The Italian word pasticcio is best translated as mess or muddle in English, and as you have probably guessed, it is used to describe a situation or piece of work that is chaotic, disorganised or poorly executed.
It is a masculine noun, so it takes the following definite and indefinite articles:
- il pasticcio = the mess
- i pasticci = the messes
- un pasticcio = a mess
- (dei) pasticci = (some) messes
Although the origin of the word is uncertain, it is thought to be derived from the Latin pasteceus – literally “something made of paste” – which in turn derives from the Latin pasta. This may be a reference to the original use of the word, which was a type of dish made from leftover or mixed ingredients, similar to a casserole or pie. Even today, pasticcio is used in Italian to describe specific kinds of pies, such as pasticci di carne (meat pies) or pasticci di spinaci (spinach pies).
Over time, the meaning has evolved to refer more generally to any situation that is messy, confused or difficult to understand. You can expect it to be used in humorous and colloquial way to refer to any number of things, from a cluttered living room floor following a child’s birthday party to a romantic relationship that’s on the rocks.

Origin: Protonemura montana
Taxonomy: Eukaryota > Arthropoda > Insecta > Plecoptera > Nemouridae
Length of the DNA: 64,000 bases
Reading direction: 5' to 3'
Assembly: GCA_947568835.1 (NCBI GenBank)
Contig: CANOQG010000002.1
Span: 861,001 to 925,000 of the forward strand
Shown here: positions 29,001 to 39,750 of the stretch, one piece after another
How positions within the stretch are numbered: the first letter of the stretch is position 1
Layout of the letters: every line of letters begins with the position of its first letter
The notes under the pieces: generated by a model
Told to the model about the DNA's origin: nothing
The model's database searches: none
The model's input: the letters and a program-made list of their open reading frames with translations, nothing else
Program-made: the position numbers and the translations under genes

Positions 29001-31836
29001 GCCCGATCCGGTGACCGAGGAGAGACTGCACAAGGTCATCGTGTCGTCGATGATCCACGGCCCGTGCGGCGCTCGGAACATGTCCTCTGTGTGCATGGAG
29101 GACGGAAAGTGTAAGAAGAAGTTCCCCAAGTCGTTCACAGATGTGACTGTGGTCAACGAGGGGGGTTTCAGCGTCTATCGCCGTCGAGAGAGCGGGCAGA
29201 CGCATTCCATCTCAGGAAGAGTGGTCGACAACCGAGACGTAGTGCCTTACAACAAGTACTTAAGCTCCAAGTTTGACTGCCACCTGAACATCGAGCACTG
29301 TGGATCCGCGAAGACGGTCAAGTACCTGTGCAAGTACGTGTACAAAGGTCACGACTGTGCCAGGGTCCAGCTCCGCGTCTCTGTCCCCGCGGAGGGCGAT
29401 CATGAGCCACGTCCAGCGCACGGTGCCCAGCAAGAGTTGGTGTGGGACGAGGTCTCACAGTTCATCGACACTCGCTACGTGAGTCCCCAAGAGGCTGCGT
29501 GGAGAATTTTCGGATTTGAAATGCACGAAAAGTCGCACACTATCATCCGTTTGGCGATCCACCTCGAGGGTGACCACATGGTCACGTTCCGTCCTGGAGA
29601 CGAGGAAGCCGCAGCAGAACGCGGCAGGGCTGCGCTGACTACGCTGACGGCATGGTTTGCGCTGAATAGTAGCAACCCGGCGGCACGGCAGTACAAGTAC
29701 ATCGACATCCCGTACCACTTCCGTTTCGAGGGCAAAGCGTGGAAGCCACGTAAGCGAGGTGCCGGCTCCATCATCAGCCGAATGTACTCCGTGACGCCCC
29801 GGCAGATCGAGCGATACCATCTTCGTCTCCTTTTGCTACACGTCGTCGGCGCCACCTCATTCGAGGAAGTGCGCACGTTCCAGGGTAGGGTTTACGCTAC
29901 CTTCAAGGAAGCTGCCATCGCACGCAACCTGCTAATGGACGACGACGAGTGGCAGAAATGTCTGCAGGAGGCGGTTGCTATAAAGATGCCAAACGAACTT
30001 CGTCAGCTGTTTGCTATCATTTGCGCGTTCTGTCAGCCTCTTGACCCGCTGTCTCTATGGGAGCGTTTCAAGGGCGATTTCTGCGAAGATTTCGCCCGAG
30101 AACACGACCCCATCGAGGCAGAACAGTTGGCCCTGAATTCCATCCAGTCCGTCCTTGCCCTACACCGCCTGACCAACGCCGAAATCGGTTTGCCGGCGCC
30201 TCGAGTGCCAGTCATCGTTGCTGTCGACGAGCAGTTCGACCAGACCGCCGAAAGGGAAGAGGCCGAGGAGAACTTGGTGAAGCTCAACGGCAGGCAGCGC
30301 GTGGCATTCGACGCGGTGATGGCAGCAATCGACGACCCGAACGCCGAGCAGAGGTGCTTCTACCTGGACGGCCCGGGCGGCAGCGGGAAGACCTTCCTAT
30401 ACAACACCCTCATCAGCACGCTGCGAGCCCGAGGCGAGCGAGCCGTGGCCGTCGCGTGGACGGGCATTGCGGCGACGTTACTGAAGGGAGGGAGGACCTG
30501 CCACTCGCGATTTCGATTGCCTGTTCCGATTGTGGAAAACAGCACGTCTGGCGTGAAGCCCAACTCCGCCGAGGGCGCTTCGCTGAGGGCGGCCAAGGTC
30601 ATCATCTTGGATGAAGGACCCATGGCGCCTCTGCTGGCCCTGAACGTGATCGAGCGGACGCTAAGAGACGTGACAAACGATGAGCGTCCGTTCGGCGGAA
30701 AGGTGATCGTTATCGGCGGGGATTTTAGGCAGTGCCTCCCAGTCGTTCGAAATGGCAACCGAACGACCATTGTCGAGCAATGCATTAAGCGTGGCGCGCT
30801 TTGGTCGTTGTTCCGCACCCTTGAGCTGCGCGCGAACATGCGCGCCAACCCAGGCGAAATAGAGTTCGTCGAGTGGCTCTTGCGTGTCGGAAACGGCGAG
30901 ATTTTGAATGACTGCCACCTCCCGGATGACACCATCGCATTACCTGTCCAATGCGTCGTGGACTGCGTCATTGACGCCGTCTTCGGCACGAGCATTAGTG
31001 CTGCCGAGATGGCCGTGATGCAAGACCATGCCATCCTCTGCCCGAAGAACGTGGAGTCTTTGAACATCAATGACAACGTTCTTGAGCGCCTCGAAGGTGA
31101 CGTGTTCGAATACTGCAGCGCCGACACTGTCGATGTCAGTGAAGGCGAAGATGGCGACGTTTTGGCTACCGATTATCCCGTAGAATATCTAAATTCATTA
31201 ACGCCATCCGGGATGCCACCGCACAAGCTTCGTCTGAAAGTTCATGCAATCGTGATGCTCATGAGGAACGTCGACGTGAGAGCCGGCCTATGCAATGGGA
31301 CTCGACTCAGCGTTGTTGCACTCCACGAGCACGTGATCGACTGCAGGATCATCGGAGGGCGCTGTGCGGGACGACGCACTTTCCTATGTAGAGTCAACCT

Questa traduzione è un gran pasticcio.
This translation is a real mess.
Indeed, after my toddler has thrown half of his dinner on the floor, you can guarantee that I will let out an exasperated:
What a mess!
And if you noticed that the word pasticcio closely resembles to the English word pastiche, well done! It is, in fact, a direct derivative of pasticcio via the French pastiche, but has come to mean something completely different: an artistic work consisting of a medley of pieces imitating various sources.
Another word that bears a similar name is the Greek pastitsio (παστίτσιο), which is a baked pasta dish with ground meat and béchamel sauce. It too derives from the Italian term.
There are a few terms related to pasticcio, including the verb pasticciare (to make a mess, to scribble, to mess around) and one of my favourites, pasticcione / pasticciona, which literally means “mess maker”. The latter is often used in a joking sense, especially when directed towards young children.
Heather Broster is a graduate with honours in linguistics from the University of Western Ontario. She is an aspiring polyglot, proficient in English and Italian, as well as Japanese, Welsh, and French to varying degrees of fluency. Originally from Toronto, Heather has resided in various countries, notably Italy for a period of six years. Her primary focus lies in the fields of language acquisition, education, and bilingual instruction.